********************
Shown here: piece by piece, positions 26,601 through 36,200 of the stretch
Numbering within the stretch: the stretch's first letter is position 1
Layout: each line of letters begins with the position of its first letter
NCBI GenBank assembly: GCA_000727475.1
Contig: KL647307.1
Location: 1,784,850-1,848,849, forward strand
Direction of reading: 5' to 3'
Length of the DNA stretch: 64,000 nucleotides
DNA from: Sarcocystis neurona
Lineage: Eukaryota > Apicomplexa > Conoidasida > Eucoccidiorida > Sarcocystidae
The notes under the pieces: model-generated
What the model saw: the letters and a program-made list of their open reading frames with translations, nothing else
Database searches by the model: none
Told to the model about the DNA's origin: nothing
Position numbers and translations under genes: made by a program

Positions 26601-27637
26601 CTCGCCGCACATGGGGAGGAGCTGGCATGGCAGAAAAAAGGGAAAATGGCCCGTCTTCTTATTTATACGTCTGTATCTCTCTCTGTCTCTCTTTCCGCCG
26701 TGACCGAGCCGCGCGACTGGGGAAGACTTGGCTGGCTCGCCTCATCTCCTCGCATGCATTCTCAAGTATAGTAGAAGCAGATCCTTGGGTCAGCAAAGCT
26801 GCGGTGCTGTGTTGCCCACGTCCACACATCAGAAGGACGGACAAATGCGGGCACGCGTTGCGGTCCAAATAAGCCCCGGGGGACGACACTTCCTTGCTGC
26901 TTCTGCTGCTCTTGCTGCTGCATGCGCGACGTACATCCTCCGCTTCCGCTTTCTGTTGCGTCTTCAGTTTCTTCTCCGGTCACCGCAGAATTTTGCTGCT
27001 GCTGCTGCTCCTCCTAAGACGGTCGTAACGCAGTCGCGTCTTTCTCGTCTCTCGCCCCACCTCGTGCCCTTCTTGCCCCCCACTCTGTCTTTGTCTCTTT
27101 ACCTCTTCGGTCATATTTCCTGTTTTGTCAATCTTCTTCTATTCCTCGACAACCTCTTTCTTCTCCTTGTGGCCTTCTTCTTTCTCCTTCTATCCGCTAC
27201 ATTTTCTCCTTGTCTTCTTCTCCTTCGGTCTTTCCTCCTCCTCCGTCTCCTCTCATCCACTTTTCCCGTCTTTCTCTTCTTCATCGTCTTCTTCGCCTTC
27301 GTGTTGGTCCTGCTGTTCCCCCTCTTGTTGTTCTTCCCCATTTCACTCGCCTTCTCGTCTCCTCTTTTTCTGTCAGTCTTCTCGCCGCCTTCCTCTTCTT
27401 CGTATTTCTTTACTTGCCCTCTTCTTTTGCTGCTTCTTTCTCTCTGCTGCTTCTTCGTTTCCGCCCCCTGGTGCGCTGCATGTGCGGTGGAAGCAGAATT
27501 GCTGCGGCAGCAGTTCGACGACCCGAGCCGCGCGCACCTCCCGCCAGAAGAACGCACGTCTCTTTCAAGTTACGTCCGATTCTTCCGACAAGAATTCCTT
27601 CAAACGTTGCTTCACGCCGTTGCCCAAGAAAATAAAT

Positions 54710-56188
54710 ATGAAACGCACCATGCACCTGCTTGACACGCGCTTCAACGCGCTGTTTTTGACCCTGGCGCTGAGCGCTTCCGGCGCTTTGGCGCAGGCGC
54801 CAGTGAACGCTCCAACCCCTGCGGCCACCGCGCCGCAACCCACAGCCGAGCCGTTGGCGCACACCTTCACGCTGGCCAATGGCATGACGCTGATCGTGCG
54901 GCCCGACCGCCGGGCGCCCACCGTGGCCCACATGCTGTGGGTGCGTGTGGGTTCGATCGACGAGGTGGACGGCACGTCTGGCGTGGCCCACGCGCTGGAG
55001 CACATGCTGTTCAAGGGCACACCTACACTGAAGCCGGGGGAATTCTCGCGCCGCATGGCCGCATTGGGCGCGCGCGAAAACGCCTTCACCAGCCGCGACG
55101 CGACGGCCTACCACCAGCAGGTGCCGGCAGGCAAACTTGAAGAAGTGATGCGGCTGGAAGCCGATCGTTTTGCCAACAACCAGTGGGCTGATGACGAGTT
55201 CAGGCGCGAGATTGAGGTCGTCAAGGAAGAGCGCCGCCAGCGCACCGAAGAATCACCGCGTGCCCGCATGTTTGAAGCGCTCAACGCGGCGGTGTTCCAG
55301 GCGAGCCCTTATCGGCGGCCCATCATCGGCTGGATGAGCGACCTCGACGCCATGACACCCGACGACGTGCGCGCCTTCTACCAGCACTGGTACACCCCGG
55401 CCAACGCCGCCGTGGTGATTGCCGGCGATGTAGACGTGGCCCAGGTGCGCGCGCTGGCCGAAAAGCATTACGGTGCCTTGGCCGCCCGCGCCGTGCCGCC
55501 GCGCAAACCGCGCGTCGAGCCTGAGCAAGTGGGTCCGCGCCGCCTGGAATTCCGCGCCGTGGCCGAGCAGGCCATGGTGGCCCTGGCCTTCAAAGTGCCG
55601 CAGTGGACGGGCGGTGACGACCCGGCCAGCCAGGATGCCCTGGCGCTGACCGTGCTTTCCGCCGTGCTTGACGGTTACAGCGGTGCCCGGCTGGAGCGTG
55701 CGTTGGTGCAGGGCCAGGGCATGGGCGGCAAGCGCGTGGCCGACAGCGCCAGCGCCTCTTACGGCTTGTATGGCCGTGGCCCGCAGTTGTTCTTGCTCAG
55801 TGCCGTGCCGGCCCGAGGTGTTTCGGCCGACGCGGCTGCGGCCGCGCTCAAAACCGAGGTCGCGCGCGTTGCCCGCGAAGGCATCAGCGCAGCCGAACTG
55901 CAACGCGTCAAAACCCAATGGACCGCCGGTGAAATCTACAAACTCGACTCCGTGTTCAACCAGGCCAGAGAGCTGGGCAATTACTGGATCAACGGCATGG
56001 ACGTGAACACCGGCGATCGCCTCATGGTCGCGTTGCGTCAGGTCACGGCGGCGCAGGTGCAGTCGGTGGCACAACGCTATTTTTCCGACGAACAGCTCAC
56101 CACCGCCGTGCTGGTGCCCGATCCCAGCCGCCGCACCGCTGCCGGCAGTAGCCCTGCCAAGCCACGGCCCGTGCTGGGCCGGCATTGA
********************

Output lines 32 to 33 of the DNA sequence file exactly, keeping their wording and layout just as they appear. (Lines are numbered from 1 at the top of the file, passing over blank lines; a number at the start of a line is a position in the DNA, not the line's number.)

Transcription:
55001 CACATGCTGTTCAAGGGCACACCTACACTGAAGCCGGGGGAATTCTCGCGCCGCATGGCCGCATTGGGCGCGCGCGAAAACGCCTTCACCAGCCGCGACG
55101 CGACGGCCTACCACCAGCAGGTGCCGGCAGGCAAACTTGAAGAAGTGATGCGGCTGGAAGCCGATCGTTTTGCCAACAACCAGTGGGCTGATGACGAGTT